Why It’s OK To Do Things Wrong

Automotive repair looks so easy in the manuals. Loosen this, remove that, replace those, tighten here. Done! Then you get under a real car and it’s more like, what’s that? Where are those? This isn’t a nut, it’s just a ball of congealed roadgrime. Where is the nut? This has been loose this whole time? Where’s the new part? Why doesn’t it fit? How is it dark already? Are spiders this big native to this state?

Like many things in life, the Martha Stewart Living photos don’t represent the reality, which is why I’m here to say that sometimes, it’s ok to do things wrong. Here’s an example. HOT ROD Magazine’s Brandan Gillogly was over using my backyard to do a rear brake job on his 2007 Chevy Colorado. Brando and I commute in that truck a lot, and the squeaking had passed the gentle whale song period and moved into rat in a trap in your wall volume. There’s a lot of stop-and-go traffic on our commute. It was annoying.


Brake pad replacements are pretty straightforward, take off the worn ones, replace with new ones, done. Oh, but Brandan didn’t have stock rear brakes on the truck, and even though the aftermarket set-up was supposed to take stock GM pads, guess what? Exactly, the new pads were too thick to fit in the caliper over the aftermarket rotor. When we removed the old ones it became obvious from the wear pattern that they had never fit right in the first place. Now, we could have gone back to the parts store and gone through all the possible brake pads in the hopes of finding some that fit both the caliper and the fat rotor, but it seemed easier to just make our new pads thinner. Have you ever tried to sand a brake pad? Keep in mind they are designed to last thousands of miles while being basically pressed against a hot cheese grater. Brandan felt that the solution was to push the truck in the street and set it on fire, but my boyfriend Tom—who generally hovers around in the background mocking us for being bad mechanics—saw it as a chance to use his new (very old, 1940s-era) Kearney-Trecker mill. So the first job for that venerable machine was the complete shadetree job of cutting down brake pads.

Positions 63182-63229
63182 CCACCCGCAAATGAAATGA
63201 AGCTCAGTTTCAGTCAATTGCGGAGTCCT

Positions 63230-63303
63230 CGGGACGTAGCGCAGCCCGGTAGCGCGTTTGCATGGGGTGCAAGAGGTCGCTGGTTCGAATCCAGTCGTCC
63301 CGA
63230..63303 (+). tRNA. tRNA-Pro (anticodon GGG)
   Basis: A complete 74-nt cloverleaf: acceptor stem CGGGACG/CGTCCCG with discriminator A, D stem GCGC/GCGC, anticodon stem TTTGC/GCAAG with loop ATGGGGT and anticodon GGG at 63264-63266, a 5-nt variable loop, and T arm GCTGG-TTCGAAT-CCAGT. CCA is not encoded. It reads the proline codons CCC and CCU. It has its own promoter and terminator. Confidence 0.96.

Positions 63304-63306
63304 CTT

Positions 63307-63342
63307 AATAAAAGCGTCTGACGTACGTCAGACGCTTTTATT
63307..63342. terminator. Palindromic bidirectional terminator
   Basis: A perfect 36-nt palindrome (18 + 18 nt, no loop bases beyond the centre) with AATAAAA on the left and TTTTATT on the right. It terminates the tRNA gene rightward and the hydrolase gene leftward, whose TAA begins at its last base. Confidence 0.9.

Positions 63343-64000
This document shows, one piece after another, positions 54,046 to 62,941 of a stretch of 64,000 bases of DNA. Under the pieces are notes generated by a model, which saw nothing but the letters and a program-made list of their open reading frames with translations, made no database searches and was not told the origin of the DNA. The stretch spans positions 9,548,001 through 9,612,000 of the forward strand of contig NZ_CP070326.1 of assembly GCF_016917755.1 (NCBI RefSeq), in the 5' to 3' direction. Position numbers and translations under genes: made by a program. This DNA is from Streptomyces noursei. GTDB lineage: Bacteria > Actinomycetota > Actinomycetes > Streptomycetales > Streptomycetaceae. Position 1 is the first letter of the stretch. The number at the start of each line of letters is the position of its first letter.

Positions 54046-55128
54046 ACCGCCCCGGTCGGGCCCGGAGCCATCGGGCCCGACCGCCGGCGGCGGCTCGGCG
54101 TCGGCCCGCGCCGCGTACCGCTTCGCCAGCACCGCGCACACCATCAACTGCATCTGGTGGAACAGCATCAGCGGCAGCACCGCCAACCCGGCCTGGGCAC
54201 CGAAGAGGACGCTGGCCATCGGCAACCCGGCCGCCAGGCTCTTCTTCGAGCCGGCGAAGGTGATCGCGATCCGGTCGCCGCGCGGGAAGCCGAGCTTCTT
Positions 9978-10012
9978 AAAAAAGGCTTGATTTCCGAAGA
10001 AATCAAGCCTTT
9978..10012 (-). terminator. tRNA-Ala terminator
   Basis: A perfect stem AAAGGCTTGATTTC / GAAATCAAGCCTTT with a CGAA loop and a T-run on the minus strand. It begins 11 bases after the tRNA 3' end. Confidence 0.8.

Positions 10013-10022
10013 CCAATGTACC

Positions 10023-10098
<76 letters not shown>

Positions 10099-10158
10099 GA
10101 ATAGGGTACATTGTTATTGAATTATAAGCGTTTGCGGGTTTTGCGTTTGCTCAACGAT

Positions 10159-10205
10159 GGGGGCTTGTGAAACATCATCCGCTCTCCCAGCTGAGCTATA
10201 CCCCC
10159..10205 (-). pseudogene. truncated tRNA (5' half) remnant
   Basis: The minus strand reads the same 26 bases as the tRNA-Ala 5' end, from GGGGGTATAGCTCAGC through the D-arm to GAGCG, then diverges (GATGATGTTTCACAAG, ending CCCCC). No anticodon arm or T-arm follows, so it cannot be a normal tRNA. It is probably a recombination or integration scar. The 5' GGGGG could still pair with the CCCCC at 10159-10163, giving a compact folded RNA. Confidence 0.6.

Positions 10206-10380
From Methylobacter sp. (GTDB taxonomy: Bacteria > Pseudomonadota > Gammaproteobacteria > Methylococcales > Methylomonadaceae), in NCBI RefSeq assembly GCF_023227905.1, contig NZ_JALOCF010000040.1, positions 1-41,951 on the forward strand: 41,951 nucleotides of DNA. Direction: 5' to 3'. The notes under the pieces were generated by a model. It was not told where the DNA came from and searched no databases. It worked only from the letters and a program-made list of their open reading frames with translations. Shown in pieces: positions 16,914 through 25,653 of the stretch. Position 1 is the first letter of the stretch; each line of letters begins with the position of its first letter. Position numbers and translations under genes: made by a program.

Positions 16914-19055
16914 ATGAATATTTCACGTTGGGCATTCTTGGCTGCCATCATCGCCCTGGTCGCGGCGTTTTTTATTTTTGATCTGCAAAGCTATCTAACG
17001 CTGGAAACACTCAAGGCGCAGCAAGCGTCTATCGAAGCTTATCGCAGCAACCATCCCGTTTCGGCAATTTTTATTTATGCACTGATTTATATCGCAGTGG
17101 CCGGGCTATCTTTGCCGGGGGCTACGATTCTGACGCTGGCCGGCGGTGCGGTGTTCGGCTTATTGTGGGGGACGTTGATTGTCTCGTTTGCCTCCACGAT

Before you freak out, know that we did wear safety equipment and that modern brake pads are not made of asbestos. Was it a good solution? Not really. The brake pads after we cut them were only a little thicker than the bad ones we removed, but a little thicker is better than nothing, and Brandan was happy the job was complete. Just one thing left to do, put the wheels on and torque them. That’s not hard. Well, it’s not hard until your lug-specific spline socket cracks right before the last lug nut. Once again Brandan decided fire was the answer, and this time Tom agreed, although he suggested welding up the crappy socket rather than burning down the truck. “Worst welding ever!” he said, as he torched a hole through the side of it on the first arc. Eventually it was whole enough to tighten the lug, and we had the moment of truth. Would the brakes still squeak? Brandan got in and turned the key. I stood to the side, better safe than flattened. The truck rolled backwards and came to a halt. “It stops,” Brandan said, and it was true. It stopped, and it did not squeak. We could have done things the right way, but then Brandan and his truck would still be in my driveway. Sometimes you just have to do it wrong, so it gets done.

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5 thoughts on “Why It’s OK To Do Things Wrong

  1. Wow, terrible taper wear on those pads! Of course those are basically the world’s worst rear calipers, literally any caliper you can think of is better than those. Owning a 2004 Colorado myself, I have to say the stock rear drums really aren’t an issue (they are large by most people’s standards).

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